Staz, now huddled under a tree as countless villagers yell and chant uncontrollably around him, suffers from a panic attack unsure of how to help. “Can’t do it, can’t do it, can’t do it,” he repeats.

    From behind him, somebody ruffles the branches of the tree, joining him underneath. He turns to see, hoping for Arian but instead receiving a more welcome surprise.

    “Ibram?? Is that you??” he asks, considering the possibility of a hallucination.

    “I am not a hallucination, brother. And you look like you could use a hand.”

    “I thought you were dead!”

    “Nonsense!” he laughs. “I’ve been busy trying to learn about Enderquin’s power.”

    “Did you find something?”

    “Well, he hates water… and there’s a storm cloud approaching.”

    Staz looks out to see the glory of a huge storm approaching the island. “Maybe it’s good the weather patterns changed after all,” he observes with a glimmer of hope.

    Swiftly, he regains mobility, making for the clubhouse. “Quick! We need to get water buckets!”

    Ibram follows, unsure exactly what Staz is planning.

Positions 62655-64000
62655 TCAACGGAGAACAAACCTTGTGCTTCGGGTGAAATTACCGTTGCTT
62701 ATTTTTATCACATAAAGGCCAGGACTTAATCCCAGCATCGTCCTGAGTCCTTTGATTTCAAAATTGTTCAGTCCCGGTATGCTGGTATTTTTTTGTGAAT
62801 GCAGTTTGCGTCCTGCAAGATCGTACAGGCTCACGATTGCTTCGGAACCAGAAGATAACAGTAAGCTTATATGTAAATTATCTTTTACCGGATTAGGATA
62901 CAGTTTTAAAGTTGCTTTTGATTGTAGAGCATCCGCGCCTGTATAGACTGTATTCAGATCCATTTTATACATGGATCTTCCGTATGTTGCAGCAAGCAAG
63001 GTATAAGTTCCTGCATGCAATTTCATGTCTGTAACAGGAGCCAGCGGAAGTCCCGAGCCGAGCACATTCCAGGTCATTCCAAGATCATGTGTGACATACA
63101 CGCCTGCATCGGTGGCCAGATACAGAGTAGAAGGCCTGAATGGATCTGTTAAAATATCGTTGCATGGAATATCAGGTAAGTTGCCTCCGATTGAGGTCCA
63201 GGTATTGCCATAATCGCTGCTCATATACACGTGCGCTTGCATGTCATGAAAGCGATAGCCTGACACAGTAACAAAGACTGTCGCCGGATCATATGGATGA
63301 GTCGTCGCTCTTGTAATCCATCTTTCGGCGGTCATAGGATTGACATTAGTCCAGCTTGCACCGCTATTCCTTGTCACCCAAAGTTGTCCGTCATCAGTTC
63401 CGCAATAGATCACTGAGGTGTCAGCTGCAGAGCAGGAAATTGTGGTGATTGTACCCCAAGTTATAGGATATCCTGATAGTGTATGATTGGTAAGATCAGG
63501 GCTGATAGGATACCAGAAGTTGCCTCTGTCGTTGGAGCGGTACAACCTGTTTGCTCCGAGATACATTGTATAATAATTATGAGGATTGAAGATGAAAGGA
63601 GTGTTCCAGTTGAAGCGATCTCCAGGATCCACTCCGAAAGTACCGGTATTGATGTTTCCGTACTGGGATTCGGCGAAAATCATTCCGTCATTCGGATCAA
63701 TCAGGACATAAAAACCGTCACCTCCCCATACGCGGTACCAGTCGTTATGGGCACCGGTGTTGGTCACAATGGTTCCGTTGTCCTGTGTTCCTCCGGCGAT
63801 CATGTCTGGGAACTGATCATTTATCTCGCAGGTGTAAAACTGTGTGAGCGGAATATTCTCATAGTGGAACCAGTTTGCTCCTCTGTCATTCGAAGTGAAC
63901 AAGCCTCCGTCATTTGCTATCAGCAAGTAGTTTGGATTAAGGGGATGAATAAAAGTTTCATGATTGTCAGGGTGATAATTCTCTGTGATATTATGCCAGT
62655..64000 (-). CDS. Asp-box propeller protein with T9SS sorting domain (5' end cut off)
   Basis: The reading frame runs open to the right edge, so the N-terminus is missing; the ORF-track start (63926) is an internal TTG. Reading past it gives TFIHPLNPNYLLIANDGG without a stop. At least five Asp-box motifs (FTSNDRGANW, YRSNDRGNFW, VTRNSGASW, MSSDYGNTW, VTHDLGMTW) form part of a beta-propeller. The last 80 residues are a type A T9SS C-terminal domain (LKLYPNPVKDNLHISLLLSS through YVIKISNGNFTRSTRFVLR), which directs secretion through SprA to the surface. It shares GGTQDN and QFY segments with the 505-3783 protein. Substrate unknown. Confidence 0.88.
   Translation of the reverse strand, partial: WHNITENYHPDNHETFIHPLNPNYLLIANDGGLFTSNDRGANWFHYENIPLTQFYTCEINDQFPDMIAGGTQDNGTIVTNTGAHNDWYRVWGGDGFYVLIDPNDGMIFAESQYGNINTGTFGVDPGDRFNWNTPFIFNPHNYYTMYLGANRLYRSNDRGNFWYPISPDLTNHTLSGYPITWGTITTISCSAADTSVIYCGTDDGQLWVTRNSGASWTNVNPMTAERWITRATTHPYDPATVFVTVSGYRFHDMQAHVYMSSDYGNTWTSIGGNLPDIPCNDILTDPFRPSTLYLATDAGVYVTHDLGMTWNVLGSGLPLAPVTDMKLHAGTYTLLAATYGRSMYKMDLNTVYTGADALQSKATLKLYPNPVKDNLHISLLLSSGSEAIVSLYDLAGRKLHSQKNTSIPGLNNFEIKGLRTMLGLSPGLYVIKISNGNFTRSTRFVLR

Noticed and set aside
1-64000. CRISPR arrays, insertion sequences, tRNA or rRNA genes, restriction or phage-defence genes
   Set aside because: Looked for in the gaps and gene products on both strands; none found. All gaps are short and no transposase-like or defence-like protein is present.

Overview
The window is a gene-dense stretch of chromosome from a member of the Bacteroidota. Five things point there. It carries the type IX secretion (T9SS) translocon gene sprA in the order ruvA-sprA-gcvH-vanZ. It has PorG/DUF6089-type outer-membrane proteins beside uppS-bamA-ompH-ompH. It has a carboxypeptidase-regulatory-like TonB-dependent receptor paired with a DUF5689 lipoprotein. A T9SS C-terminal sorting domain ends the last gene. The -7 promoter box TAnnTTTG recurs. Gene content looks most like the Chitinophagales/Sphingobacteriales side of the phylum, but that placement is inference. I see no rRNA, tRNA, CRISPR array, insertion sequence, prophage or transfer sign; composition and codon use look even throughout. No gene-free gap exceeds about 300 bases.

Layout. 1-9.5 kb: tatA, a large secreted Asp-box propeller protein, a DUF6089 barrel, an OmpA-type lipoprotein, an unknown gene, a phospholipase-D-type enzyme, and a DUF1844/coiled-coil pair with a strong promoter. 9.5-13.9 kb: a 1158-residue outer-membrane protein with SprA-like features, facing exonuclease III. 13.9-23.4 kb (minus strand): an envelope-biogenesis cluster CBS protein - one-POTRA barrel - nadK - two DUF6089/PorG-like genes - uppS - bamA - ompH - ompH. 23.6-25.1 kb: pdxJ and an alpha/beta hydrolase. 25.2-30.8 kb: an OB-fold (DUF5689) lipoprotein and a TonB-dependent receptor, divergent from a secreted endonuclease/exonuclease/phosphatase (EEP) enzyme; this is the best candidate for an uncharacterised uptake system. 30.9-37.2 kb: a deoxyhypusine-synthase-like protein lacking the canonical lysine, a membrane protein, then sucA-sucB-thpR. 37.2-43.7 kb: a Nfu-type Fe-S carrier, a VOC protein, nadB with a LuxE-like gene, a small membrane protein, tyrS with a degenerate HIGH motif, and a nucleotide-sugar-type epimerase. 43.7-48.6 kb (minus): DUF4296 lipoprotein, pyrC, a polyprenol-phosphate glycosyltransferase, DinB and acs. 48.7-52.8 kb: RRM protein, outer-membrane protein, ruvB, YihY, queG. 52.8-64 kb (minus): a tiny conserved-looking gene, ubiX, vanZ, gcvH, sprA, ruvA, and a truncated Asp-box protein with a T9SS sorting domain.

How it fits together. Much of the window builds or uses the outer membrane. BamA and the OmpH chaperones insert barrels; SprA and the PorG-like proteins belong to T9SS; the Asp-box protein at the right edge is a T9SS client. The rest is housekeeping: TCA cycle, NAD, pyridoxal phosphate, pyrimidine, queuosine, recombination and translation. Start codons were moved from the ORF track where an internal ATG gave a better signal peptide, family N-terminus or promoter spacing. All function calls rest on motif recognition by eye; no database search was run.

The Wither Storm ravages the island, killing endermen, channeling all its destructive power towards Enderquin’s hive mind. I won’t pretend to know how his power works – I can only hope that Sentien was smart enough to know. If his attack on one small enderman in the Nether was enough to spark a wound, then this must be tumultuous in comparison.

    Stop this! We have a chance to start again, brother. We can eradicate all life that represents his image. A new canvas. It can be ours… together.

    Witherquin halts his attack on the dragon.

    You know I only wanted what was best for us.

    Jacque and Böshtok pop out from the barracks. “Get back in there! Nobody should be out here,” I yell, hurrying towards them.

    “What’s going on?” Böshtok asks. “Why has Witherquin stopped fighting?”

    “I don’t know. Just… get back.”

    Sentien played favorites. That’s true. I won’t pretend that I understood how it made you feel, brother. I was a child, too. But as time has developed, being locked away in this metaphysical prison taught me much about the qualities that define desire. I have learned about patience.

    I sought opportunities for redemption. A chance to make up for the distress I caused. The creatures of this world will forever remind us of Sentien’s lapse in judgment.